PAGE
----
By incorporating mental health and employee wellbeing into their ESG measurement, organizations can succeed by showcasing their investment in their own people, demonstrating the increased productivity and engagement, and standing out to top talent. A good strategy regarding workplace mental health is a differentiator and ESG disclosure supports recognition of that.

Bringing It All Together – Measurement Best Practices

When reviewing an existing program, or creating one for the first time, I recommend a few key imperatives:

  • Prioritize strategy, not just tactics: One of the biggest misconceptions I see on a regular basis is when organizations view their wellbeing program as a collection of tactics and initiatives. The most effective plans start from the top down, with a clear strategic imperative and overall goal rooted in concrete outcomes. Participation is one measure, but it is also important to understand your trends in wellbeing, the experience of different groups, and the things that will make a difference for your organization.
  • Evaluate support systems based on the employee experience: In considering a wellbeing program, assess how support is delivered as well as the scope of services. A disjointed experience between services will create frustration for employees and limit outcomes. These support systems should include a single access to mental, physical, social, and financial support. Confidentiality and information security must reflect the highest standards. A full continuum of care is essential to meet the needs of those who want to maintain good wellbeing, those in crisis, and everyone in between. Qualitative feedback on the experience of employees ensures that you have the information needed to simply access services and fully meet needs.
  • Assess direct and indirect impact: Impact is not just limited to engagement, such as number of classes taken, or services rendered. An effective wellbeing program needs to thoroughly examine broader impact. For example, your program should be helping to reduce stress, improve physical activity or increasing positive communication and collaboration. It’s critical to come back to your key performance indicators (KPIs) regularly to measure impact and resonance and adjust accordingly based on the findings.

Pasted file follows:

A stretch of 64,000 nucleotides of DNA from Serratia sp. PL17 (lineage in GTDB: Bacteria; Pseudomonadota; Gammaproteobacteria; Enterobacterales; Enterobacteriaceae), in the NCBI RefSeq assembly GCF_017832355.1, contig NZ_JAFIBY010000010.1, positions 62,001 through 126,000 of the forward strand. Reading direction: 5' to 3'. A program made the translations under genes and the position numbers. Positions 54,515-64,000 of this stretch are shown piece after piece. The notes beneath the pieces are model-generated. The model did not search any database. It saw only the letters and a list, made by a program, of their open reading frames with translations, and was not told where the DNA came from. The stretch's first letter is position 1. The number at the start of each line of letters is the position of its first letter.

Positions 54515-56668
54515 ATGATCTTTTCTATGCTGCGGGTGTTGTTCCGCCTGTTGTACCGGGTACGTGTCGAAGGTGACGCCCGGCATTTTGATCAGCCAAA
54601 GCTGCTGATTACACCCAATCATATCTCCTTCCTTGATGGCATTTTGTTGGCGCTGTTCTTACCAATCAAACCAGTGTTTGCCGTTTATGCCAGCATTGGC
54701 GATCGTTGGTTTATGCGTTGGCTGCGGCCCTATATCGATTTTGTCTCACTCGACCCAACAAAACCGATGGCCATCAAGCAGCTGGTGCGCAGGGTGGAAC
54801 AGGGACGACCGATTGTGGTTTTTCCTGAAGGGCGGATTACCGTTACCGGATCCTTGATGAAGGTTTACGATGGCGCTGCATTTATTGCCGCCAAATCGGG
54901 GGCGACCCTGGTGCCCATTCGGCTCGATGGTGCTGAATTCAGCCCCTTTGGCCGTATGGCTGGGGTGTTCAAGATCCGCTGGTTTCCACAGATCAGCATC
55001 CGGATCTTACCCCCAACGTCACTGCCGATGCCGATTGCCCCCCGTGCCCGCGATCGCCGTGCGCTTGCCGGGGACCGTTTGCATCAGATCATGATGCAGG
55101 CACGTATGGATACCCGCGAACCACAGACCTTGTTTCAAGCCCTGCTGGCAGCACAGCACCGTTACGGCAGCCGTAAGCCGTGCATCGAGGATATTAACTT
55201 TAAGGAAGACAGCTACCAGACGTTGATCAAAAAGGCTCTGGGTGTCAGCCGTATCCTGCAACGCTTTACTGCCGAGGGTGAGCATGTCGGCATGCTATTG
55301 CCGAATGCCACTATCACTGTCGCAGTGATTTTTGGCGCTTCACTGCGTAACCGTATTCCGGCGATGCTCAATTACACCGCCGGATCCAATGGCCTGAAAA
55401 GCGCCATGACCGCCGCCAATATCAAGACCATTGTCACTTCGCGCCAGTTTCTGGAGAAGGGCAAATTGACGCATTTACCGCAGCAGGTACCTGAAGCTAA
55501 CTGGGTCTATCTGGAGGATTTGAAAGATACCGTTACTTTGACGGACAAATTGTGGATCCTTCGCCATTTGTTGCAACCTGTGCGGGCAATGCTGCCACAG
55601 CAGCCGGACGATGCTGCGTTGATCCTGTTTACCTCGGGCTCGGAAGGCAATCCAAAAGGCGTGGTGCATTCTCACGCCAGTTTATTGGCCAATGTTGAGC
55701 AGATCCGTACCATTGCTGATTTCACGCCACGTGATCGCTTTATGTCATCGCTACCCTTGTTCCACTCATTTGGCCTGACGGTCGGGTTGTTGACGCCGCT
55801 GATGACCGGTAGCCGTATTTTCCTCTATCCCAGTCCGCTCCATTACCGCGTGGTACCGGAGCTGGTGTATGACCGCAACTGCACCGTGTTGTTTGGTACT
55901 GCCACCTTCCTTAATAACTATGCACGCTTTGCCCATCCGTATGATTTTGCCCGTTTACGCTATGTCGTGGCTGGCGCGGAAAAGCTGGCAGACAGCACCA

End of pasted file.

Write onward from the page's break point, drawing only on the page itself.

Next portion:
Final Thoughts  

The pandemic offers more challenges than many of us have faced in our lifetimes. But these challenges also offer lessons we can learn and apply for positive changes to the status quo – the more holistic view of an employee and attention to their wellbeing among them. A well-managed, well-monitored and broad-based wellness program can and will sustain employees through the pandemic and beyond. Employers that implement them will reap the benefits for years to come.

Written by Paula Allen.

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CEOWORLD magazine - Latest - CEO Agenda - Measure, Adjust, Repeat: Why Employee Wellbeing Programs Must Be Rigorously Measured and Modified in The New Normal
Paula Allen
Paula Allen is the Global Leader, Research and Total Wellbeing and a Senior Vice-President at LifeWorks. In this role, she manages the research agenda for LifeWorks, which includes primary research, exploratory data science, research collaborations and meta-analyses. Paula is a sought-after speaker by organizations, national media and at conferences for her knowledge and expertise in current issues and the future direction of health, wellbeing, productivity and related risk management

Paula is a member of the Women’s College Hospital’s Board of Directors, a member of the Virtual Learning Advisory Board consulting to the public sector’s post-secondary on-line learning strategy, a member of the International Women’s Forum, a Civic Action Diversity Fellow mentor, on the Board of Directors of the Canadian Club of Toronto, was Co-chair of Civic Action’s Champions Council on workplace mental health, was a member of the Income Security Working Group providing advice to the Ontario Government on issues relating to disability and income support, and sits on several research and strategy advisory boards that address issues ranging from e-mental health solutions to substance abuse in the workplace.

Paula Allen is an opinion columnist for the CEOWORLD magazine. You can follow Paula on LinkedIn.